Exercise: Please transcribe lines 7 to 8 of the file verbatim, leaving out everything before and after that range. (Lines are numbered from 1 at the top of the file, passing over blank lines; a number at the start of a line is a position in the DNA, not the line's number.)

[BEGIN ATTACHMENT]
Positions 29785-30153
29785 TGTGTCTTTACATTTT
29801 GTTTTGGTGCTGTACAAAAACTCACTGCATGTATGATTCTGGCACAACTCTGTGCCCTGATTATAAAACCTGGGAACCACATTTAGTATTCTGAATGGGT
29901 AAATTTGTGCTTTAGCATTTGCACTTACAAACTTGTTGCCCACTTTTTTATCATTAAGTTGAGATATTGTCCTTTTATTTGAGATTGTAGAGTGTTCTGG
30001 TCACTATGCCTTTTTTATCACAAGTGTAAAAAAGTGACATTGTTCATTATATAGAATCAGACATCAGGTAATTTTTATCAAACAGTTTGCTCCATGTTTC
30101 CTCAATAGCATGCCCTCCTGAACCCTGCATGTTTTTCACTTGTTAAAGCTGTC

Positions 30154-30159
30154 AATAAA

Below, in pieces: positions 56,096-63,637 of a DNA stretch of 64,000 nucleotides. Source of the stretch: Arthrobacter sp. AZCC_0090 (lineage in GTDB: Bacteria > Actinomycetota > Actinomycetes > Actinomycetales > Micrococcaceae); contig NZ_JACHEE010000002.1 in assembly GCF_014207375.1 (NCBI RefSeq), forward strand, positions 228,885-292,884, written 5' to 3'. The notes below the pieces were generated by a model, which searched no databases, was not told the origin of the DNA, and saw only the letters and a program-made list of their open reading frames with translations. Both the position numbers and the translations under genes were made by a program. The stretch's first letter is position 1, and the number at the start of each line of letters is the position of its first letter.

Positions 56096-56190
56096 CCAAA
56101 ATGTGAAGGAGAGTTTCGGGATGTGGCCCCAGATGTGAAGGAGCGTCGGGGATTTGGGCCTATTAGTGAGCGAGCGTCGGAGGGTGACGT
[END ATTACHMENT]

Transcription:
Positions 30154-30159
30154 AATAAA